Tucked into last week’s mobile-palooza at Apple was a potentially revolutionary pitch by a former EPA administrator. Essentially, Lisa P. Jackson said, Apple wants to reverse the planned obsolescence common throughout the mobile industry, and build devices usable far longer than the usual two-year replacement cycle.
Though the presentation by Jackson – now Apple’s VP of environment, policy and social initiatives – was largely overlooked amid the greater hullabaloo of Apple’s annual iPhone rollout, it has big implications for where Apple (and by implication, the rest of the mobile industry, eventually) is headed.
This is all happening as Apple makes a pivot to bigger, more expensive phones with greater functionality, where people use those phones to watch (and pay for) lotsmore streaming video, video games and subscription services.
Jackson said that Apple is trying to make hardware and software that can be used much longer. Even 5-year-old iPhone 5s models can run the just-released iOS 12 operating system, she said. That approach will continue with all of Apple’s design efforts going forward, with the goal of “keeping iPhones in use.”
It sounds good for an audience that expects Apple to be on the right side of a range of political and environmental issues. But the move makes sense for business reasons too.
As Horace Dediu pointed out this week in on Asymco, though the approach may seem counterintuitive and detrimental to Apple’s bottom line, it isn’t, when you understand the real play.
First of all, Apple is making bigger phones that are also much more expensive. In the Android world, people have been moving toward bigger screens, a trend Apple finally started to embrace last year.
And buyers of all sorts are moving away from a two-year replacement cycle, in part because many carriers no longer finance new devices through a long-term service commitment.
So when consumers do buy, Apple is scraping more revenue from the initial transaction. The iPhone X, for instance, broke the $1,000 price barrier last year, soon to be followed by Android flagship phones.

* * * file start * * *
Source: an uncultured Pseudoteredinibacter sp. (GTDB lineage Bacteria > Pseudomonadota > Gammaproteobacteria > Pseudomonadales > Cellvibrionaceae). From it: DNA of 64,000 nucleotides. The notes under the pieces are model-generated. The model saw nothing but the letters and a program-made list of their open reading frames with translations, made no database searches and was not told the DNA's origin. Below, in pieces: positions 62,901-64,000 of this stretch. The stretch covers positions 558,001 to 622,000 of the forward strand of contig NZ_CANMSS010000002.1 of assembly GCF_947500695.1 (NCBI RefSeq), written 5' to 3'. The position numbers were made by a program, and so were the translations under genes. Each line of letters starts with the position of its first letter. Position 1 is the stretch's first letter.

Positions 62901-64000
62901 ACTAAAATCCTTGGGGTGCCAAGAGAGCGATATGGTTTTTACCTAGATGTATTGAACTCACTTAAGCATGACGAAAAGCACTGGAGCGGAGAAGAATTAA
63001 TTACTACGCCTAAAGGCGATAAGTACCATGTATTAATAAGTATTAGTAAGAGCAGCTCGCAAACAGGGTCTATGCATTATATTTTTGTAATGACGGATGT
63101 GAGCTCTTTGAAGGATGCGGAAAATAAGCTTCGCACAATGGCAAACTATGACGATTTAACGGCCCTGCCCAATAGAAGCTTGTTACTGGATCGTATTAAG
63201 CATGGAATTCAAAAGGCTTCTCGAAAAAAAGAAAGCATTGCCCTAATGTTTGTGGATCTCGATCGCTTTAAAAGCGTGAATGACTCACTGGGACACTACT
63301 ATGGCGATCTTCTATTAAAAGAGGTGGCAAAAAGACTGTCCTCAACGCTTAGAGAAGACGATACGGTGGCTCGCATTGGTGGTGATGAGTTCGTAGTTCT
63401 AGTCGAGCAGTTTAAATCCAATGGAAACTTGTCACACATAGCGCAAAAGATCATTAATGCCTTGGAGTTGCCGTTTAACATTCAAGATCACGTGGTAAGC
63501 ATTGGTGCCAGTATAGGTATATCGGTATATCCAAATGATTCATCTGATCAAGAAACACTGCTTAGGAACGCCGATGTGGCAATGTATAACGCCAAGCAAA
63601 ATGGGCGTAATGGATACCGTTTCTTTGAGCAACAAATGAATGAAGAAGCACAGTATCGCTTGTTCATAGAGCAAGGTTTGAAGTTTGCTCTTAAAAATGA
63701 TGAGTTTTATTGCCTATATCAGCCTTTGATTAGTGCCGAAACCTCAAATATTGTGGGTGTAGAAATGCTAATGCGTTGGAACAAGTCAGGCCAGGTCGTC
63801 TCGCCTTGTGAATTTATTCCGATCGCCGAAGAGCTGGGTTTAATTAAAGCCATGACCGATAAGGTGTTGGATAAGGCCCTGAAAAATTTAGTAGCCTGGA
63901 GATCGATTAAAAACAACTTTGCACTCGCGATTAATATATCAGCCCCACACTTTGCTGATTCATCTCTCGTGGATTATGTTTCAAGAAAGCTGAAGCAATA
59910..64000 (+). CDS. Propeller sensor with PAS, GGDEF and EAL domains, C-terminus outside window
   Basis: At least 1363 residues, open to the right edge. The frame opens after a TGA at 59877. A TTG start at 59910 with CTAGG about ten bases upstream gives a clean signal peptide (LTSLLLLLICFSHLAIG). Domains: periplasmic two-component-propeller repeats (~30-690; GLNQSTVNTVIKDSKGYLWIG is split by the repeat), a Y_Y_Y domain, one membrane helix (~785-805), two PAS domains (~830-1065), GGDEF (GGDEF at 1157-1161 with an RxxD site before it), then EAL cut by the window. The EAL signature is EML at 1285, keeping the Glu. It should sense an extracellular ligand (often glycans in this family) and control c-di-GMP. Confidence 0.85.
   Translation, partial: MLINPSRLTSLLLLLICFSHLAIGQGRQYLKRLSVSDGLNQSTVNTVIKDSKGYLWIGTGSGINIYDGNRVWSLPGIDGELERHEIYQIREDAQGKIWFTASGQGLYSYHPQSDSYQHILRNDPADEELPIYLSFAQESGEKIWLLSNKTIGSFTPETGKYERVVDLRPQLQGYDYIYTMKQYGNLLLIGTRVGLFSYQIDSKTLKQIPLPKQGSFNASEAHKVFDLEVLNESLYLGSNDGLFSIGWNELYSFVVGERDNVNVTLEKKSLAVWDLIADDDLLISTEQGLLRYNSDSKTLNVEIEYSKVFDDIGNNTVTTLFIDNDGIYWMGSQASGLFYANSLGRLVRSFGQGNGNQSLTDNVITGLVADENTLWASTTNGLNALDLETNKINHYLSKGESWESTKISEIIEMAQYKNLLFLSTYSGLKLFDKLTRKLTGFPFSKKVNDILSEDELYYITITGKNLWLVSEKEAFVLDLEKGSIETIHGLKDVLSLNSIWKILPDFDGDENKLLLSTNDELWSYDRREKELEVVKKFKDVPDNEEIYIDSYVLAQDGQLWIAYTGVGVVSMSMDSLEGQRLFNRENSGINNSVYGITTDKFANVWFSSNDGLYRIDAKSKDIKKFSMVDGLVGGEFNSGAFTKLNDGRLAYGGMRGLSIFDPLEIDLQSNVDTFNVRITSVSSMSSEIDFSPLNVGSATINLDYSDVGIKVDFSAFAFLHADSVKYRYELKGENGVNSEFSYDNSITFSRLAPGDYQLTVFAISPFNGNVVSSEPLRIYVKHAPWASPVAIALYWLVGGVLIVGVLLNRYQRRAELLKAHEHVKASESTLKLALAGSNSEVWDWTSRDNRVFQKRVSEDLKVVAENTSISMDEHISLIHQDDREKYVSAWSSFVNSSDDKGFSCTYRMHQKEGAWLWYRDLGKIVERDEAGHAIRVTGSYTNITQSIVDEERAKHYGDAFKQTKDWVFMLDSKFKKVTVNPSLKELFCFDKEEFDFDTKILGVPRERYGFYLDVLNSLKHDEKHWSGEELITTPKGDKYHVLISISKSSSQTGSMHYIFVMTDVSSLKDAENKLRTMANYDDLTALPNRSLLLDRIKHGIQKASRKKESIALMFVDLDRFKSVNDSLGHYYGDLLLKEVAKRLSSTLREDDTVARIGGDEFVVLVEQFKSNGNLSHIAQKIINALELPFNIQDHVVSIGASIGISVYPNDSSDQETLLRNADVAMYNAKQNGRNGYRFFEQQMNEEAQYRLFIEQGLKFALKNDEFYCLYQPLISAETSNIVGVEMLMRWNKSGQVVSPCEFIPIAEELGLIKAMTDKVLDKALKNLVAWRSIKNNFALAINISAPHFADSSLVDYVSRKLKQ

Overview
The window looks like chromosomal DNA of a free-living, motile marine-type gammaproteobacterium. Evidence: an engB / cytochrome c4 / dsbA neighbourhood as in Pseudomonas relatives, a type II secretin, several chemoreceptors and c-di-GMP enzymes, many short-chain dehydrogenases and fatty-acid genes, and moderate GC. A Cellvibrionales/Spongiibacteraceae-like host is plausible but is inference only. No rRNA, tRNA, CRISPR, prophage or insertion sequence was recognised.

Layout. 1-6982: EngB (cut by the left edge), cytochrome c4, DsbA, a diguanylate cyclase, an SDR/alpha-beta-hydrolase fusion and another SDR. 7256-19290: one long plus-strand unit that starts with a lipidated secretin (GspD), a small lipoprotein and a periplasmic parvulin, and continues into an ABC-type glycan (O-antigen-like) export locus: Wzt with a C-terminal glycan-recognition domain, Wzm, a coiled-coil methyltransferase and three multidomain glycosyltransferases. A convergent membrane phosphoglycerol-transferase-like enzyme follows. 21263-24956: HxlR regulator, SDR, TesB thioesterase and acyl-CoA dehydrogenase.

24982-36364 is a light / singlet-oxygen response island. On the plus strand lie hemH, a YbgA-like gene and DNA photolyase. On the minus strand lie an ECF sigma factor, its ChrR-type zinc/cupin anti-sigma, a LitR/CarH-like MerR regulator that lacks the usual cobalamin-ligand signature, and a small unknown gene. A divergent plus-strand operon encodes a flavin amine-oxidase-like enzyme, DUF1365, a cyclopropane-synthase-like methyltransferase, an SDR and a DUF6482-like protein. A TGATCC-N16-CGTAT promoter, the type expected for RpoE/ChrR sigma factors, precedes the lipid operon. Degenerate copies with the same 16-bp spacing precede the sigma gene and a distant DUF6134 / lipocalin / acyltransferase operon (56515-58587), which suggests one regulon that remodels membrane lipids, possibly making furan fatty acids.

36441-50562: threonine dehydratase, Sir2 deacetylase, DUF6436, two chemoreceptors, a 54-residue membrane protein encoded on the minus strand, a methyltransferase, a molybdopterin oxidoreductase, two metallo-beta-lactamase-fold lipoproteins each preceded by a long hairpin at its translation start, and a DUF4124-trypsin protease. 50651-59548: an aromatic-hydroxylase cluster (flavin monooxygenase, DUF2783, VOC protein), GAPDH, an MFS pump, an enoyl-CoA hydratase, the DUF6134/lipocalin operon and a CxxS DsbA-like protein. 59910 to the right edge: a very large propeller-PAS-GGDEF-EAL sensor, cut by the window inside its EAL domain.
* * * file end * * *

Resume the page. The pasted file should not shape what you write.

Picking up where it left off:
Though the iPhone X didn’t sell as many units as analysts expected, Apple still reported record quarters, as the average price per unit jumped and so did profits.
Big, capable phones that can be used for years will have value long after their initial buyer hands it off to their kid or parent, or resells it to a refurbisher. Why does that matter? Because that secondary owner is going to want to watch streaming video, create content and use all the other subscription services Apple is now pushing so hard.
“Apple is making a bet that sustainability is a growth business,” Dediu wrote. “Fundamentally, Apple is betting on having customers, not selling them products.”
Apple CEO Tim Cook has for a couple of years emphasized the company’s plan to double revenues from its services businesses. Earlier this year, executives pointed out the company’s services revenues already would make the unit a Fortune 300 organization if it were a separate entity.
We’re seeing the trend toward pricier units with bigger screens all over the industry, as was evident at the Mobile World Congress Americas conference, in Los Angeles (also last week). There, all the announcements and major booths focused on the promise of 5G, the super fast next-generation mobile network already starting to roll out in a number of countries.
Among the devices on display was Samsung’s recently released Note9, which actually has a slightly larger screen than the biggest new iPhone. At the show, executives continued to pitch the Note9 to hard-core gamers, with exclusive access to the Android version of hit game Fortnite, the option of getting free Fortnite currency as a purchase premium, even such gamer tech as a water-carbon cooling system.
And 5G as it rolls out holds promise to not only make the new phones more useful, but to also power cloud-based capabilities that rely less on the phone’s capability to create amazing mobile-first experiences.
Verizon was showing off several partners and internal units charged with developing new ways to use 5G networks. LiquidSky, for instance, was streaming Shadow of the Tomb Raider, a AAA-level video game that had just been released, through a fairly ordinary smartphone and an HDMI cable onto a big screen. Game play was as liquid as the company’s name, with very little help from the phone itself.
CEO Ian McLoughlin told me LiquidSky runs those high-end games – which normally would overwhelm a phone – in its cloud-computing operation, making for a remarkably playable and responsive experience. Also on display were nifty new augmented-reality capabilities and experiences from a Verizon unit called Envrmnt.
The challenge for many hardware makers will be trying to follow Apple’s lead, moving from hardware to the content and services that sit on those expensive new phones. Google is well positioned, with its own music service, YouTube and productivity software, and now the high-end Pixel phones.
Amazon could get there, though its previous mobile initiatives have done poorly. And Samsung, as it pushes not just the Note9, but the Internet of Things with smart refrigerators, lights, speaker systems and much else, will clearly be a player, though perhaps a different altogether.